This Article is from ‘The Horse.com’
by: Stacey Oke, DVM, MSc
April 06 2010, Article # 16095
A team of veterinary researchers in the United Kingdom recently reviewed the use and results of homeopathy for equine ailments including arthritis, headshaking, laminitis, and more.
“Homeopathy is a 200-year-old therapeutic method involving ‘preparations of substances whose effects when administered to healthy subjects correspond to the manifestations of the disorder (symptoms, clinical signs, pathological states) in the individual patient,'” wrote the researchers.
While 138 randomized controlled trials of homeopathy in human medicine have been conducted, fewer than 20 have been performed in all of veterinary medicine and not one has involved horses.
To gain insight regarding the kinds of problems that veterinarians in the UK treat via homeopathy and owner-assessed changes after homeopathy, the research team analyzed data collected during 777 consecutive homeopathic appointments performed by 12 homeopaths over a 12-month period.
All homeopaths were veterinarians and all had homeopathic qualifications.
In total, 777 appointments including examinations on 289 individual animals were included. The homeopathic veterinarians treated more than 100 different conditions, the eight most common of which were:
- Chronic obstructive pulmonary disease (COPD);
- Sweet Itch;
- Sarcoidosis, and
- Cushing’s syndrome.
At the time of the final appointment, owners assessed the impact of the homeopathy on a scale from -3 (major deterioration) to +3 (major improvement) compared to the first appointment.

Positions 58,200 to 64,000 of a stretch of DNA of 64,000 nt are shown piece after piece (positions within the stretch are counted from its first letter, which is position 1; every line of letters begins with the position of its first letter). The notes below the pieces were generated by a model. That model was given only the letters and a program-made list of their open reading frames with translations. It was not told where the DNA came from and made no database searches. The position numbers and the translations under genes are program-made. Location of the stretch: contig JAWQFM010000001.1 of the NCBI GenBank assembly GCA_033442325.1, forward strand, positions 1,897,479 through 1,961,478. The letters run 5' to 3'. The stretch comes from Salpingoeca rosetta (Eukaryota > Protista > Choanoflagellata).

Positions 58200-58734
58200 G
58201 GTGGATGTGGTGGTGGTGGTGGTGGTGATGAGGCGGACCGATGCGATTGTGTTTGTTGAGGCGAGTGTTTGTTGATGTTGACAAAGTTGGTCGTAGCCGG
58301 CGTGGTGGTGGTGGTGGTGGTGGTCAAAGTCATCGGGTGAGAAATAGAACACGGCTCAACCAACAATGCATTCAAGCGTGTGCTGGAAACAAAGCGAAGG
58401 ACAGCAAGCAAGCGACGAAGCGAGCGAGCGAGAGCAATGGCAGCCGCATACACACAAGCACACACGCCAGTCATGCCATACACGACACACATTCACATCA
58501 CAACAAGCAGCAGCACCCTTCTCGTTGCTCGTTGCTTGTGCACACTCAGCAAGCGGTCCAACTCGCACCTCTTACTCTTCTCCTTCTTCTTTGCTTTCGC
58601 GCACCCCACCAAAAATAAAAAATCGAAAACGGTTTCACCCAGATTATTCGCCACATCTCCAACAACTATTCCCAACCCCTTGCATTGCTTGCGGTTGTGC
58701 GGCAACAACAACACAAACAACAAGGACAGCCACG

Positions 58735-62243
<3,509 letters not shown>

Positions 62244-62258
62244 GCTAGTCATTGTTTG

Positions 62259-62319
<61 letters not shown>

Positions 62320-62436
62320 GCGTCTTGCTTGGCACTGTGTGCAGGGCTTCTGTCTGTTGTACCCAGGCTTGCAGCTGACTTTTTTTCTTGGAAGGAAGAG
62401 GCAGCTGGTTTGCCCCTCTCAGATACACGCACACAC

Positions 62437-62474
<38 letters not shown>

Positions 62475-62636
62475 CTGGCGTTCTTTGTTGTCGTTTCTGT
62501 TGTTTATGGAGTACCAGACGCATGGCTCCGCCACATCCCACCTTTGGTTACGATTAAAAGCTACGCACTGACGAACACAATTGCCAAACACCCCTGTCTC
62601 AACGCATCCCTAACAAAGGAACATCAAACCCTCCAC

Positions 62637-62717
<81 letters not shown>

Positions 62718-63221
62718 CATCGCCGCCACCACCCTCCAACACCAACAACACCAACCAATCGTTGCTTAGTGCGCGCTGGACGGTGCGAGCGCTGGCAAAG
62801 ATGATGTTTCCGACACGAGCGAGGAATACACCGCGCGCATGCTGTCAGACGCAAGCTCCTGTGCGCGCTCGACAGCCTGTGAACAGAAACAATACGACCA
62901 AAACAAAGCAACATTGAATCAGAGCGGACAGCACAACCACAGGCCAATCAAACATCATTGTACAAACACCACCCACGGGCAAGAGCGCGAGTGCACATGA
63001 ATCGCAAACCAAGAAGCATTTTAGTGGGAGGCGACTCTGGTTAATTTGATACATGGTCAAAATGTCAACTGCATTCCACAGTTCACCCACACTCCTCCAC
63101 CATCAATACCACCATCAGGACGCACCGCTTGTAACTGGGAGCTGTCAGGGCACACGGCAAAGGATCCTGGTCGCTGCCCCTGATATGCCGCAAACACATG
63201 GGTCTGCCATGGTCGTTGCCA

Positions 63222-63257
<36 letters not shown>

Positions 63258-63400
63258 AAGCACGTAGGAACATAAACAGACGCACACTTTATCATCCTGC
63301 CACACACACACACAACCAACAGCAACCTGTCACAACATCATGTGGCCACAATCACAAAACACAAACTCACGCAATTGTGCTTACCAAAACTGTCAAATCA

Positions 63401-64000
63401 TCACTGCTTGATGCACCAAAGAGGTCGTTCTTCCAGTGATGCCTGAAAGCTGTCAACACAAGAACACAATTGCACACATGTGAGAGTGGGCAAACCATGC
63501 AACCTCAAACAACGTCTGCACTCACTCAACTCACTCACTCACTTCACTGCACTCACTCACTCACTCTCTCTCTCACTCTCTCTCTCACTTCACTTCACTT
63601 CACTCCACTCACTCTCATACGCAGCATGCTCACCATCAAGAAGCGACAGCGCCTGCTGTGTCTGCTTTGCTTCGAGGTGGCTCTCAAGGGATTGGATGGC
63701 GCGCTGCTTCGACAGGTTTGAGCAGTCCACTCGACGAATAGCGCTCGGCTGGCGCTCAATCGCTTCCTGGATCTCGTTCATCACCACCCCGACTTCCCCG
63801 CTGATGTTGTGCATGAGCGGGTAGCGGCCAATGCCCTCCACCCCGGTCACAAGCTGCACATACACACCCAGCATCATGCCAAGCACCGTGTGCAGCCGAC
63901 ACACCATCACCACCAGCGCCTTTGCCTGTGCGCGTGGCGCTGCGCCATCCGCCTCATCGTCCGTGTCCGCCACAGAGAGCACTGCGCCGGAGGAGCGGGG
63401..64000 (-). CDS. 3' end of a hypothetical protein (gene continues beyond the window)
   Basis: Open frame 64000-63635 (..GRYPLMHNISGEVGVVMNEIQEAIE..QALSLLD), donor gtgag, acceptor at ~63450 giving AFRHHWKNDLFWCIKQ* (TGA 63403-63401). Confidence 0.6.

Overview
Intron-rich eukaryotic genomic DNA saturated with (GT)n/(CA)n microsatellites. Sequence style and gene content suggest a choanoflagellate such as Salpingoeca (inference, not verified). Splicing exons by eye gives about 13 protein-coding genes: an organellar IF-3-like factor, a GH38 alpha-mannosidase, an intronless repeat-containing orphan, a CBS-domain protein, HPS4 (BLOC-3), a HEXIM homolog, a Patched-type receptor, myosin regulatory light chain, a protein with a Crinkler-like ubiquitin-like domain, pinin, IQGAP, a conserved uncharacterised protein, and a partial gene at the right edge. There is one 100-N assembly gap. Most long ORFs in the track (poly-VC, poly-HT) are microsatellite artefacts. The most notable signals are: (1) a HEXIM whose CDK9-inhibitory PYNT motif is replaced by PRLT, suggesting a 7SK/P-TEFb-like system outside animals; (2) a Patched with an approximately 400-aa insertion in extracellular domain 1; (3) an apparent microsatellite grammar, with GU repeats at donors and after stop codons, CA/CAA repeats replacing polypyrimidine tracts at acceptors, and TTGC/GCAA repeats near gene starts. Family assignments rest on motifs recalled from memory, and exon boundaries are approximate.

For the 234 cases, a final score of +2 or +3 (moderate or major improvement) was reported in 86.7% of cases.
At the time of the final appointment, only 4.3% of horses with chronic conditions were receiving conventional medication and 17.1% were being administered another complementary/alternative medicine in addition to the homeopathic treatments.
The study authors did add that there are some limitations of the study due to the small overall number of horses treated and the small number of vets contributing to the database.
“Generalization of the present outcome data to a wider population of homeopathic veterinary experience should therefore be made with some caution. Nevertheless, the findings do provide a useful basis for targeting control research of suitable types of case,” wrote the authors.
The study, “Homeopathic prescribing for chronic conditions in equine veterinary practice in the UK,” was published in the Feb. 20, 2010, edition of the Veterinary Record. The abstract is available on PubMed.